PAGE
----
Americans use 35 million pounds of toxic household cleaning products annually. And the vast majority of cleaning products contain not one but an abundance of toxic chemicals, which are absorbed through the skin, inhaled into the lungs and ingested as their residues remain on dishes and other household items after they have been washed. According to the Children’s Health Environmental Coalition in Los Angeles, traces of cleaning chemicals can be found throughout the human body within seconds of exposure, posing risks like asthma, allergies, cancer, reproductive toxicity, hormone disruption, and neurotoxicity to name a few. A 2010 study published in the Journal of Environmental Health even found that overall, women who used a combination of cleaning products to clean their homes were up to 110 percent more likely to develop breast cancer than those who rarely used them.
Not only have many of the chemicals in standard cleaning products been linked to an array of health issues, many others have not been thoroughly tested for their impact on human health. And for those that have been tested, they haven’t been tested in combination with other chemicals that they are found with in cleaning products — and many times the synergistic effects of the combination can be worse than the individual chemicals alone.
Equally sobering is the decades of research suggesting a relationship between the overuse of powerful disinfectants and the rise of antibiotic-resistant super bacteria like methicillin-resistant Staphylococcus aureus (MRSA), as well as concerns over these toxins entering water supplies and wildlife food chains.
And on top of that, many conventional cleaning product labels lack transparency because manufacturers aren’t required to specify ingredients. So basically we don’t always know all of the toxic chemicals we are exposing ourselves, our families and our pets to when we spray and wipe these things all over our homes. There are many great toxin-free cleaning products on the market (Branch Basics and the Honest Company are wonderful, just to name two), but because many words such as “natural” and “organic” are not regulated, it’s easy to be deceived by allegedly “green” cleaning products. Sometimes they provide vague information about a chemicals such as just stating “solvent,” “fragrance,” or “surfactant” and many note ingredients they don’t have but don’t mention others that they leave in.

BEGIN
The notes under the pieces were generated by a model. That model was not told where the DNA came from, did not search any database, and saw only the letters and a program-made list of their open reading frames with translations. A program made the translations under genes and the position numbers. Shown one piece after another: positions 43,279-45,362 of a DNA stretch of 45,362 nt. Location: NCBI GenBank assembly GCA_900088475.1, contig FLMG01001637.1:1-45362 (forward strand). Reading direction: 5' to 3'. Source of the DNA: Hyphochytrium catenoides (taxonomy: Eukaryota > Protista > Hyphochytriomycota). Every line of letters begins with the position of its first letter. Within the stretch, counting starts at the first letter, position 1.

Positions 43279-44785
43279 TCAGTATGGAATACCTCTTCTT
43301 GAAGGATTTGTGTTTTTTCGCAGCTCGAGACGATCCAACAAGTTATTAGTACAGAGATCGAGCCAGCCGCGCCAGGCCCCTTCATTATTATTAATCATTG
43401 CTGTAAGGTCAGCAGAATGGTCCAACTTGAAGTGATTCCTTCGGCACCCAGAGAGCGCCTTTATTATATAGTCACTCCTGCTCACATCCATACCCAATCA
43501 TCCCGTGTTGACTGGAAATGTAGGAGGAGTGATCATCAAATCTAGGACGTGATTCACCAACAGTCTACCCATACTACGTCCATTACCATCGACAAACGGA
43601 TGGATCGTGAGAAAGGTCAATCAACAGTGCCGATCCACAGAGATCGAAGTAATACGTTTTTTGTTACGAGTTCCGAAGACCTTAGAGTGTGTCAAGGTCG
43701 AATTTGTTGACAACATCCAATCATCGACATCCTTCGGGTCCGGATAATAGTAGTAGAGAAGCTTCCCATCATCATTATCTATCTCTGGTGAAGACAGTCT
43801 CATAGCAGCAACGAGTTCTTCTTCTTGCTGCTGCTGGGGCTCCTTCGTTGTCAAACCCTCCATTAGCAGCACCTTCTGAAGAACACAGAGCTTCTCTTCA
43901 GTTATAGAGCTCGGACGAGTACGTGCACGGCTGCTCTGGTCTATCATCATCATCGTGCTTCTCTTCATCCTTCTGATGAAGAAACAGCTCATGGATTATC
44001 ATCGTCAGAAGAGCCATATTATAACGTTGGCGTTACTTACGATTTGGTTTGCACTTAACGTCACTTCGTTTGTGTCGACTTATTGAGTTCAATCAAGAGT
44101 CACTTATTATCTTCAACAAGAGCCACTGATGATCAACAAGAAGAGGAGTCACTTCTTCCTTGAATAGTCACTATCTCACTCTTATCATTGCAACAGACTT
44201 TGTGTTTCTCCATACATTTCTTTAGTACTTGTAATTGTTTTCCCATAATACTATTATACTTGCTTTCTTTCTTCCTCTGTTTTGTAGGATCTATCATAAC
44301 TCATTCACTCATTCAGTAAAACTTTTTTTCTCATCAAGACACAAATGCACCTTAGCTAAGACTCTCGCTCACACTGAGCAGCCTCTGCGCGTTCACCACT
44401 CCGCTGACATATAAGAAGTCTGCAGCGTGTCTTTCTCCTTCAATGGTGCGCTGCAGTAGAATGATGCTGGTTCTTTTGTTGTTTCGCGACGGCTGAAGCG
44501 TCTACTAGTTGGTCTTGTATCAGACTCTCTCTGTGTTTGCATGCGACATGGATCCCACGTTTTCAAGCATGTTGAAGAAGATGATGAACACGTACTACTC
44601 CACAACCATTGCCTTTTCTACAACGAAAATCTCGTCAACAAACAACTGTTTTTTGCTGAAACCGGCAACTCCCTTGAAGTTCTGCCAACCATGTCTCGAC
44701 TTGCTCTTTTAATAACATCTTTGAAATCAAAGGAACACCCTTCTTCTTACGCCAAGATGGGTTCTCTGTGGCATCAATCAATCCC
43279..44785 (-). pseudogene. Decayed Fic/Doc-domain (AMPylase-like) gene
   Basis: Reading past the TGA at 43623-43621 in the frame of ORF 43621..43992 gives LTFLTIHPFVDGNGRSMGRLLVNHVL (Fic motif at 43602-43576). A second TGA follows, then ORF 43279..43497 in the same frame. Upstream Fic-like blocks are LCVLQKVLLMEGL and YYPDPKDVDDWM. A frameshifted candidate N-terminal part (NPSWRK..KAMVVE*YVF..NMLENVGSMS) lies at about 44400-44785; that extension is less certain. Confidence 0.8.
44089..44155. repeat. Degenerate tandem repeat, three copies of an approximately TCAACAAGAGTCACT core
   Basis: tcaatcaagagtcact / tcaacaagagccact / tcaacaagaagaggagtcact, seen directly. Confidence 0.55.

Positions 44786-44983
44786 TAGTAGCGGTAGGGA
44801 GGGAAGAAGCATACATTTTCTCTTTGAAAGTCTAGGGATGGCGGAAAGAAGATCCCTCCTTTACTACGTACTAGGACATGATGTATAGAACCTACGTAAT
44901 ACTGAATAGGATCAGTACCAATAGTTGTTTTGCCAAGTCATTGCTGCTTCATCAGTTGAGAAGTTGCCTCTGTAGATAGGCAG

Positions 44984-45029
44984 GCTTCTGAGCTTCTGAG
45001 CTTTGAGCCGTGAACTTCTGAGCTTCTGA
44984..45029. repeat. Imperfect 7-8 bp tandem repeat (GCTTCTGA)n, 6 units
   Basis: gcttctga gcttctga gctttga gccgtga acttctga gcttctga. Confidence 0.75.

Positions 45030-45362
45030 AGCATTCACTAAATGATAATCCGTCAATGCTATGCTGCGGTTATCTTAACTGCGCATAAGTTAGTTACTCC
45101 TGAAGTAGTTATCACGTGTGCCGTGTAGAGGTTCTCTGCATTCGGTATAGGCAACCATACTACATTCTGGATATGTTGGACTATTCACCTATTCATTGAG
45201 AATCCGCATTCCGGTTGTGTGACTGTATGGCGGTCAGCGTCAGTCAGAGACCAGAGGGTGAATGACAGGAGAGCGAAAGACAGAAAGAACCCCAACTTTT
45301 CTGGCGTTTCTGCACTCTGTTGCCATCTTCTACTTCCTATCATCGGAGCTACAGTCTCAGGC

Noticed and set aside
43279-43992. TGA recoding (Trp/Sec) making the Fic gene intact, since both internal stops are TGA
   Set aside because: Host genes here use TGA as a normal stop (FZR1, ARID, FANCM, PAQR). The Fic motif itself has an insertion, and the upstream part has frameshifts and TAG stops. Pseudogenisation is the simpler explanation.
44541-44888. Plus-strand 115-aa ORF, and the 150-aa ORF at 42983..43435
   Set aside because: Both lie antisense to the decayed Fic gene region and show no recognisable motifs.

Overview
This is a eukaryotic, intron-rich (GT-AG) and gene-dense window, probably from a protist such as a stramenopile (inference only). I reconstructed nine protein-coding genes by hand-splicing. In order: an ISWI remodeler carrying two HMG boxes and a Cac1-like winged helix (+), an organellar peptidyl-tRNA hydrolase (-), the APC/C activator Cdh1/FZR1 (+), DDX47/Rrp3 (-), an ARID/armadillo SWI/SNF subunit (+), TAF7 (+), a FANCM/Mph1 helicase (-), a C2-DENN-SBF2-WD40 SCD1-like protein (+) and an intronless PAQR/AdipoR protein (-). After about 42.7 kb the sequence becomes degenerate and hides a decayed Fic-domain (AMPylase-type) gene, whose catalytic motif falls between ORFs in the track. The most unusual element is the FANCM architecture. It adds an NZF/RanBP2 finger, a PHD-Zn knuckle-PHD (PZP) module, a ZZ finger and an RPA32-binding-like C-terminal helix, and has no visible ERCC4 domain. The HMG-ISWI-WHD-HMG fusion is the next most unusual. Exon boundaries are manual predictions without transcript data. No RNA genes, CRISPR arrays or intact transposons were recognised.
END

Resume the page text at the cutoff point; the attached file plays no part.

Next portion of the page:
So what can we do? In addition to buying cleaning products that you know you can trust, another great approach to assure safe ingredients is to make the cleaning products yourself! This way you know that you’re not spraying, wiping and washing toxins around your home. And, an added bonus — these cleaners cost a fraction of many store-bought eco-brands.
I promise, it’s really simple. What’s time-consuming isn’t making the cleaners; rather, it’s figuring out how to make them and what to use. SO, I’ve done the work for you and compiled recipes for 12 homemade toxin-free cleaners — and I put them all on one page that you can download and print out for easy reference. You only need 9 ingredients to make all of them, and most of these ingredients you’ll already find in your kitchen cabinets!
To download a full-size PDF copy of the recipe guide to keep around the house, just right-click HERE or on the image of the recipe guide below and select Save As or Download Linked File As.
Then just print it out and keep a copy in your laundry room, bathroom, kitchen… wherever you do cleaning! And if you use Pinterest, you can pin it to one of your Pinterest boards – it’s nice to have a board just for “cheat sheets” like this one so you can access them quickly from your phone or computer whenever you need to.
And please feel free to share this page and give away extra copies of the recipe guide to anyone else you know who might be interested!
The Nine Basic Ingredients
You can find these multitasking ingredients in local groceries and health stores or online.
White vinegar: effectively cleans, deodorizes, cuts grease and disinfects against bacteria, viruses and mold.
Baking soda: cleans, whitens, neutralizes odors and softens water. It’s an excellent scrubbing agent for bathrooms, refrigerators and ovens.
Lemon juice: cuts through grease, removes mold and bacteria and leaves dishes streak-free.
Castile soap: in liquid or bar form, castile soap serves as a biodegradable, vegetable-based surfactant and all-around cleaner (avoid mixing with vinegar, which neutralizes its cleansing properties). Dr. Bronner’s Unscented is my preferred brand — made from all organic oils.
Borax: a natural mineral, borax improves the effectiveness of laundry soap. **But be sure to keep borax away from children and animals; it’s non-carcinogenic and isn’t absorbed through the skin but it’s one of the more harsh all-natural cleaning agents.
Washing soda: this is a cousin of baking soda that softens water and removes stains It’s also a heavy duty cleaner (actually as powerful as many toxic solvents), so best to wear gloves with this one.
Coarse kosher salt: helps soften dishwasher water and acts as a scouring agent.
Olive oil: makes a great toxin-free furniture polish to give that new shine.
Essential oils: derived from plants, essential oils infuse cleaners with fragrance and boost their germ-fighting power. Tea tree, lavender and eucalyptus oils all boast antibacterial, antiviral and anti fungal properties.
I hope this is helpful and wishing you happy toxin-free cleaning!!
P.S. Do you have any homemade cleaning ideas you’d like to share? If so, please post them in the comments below – I’d love to hear!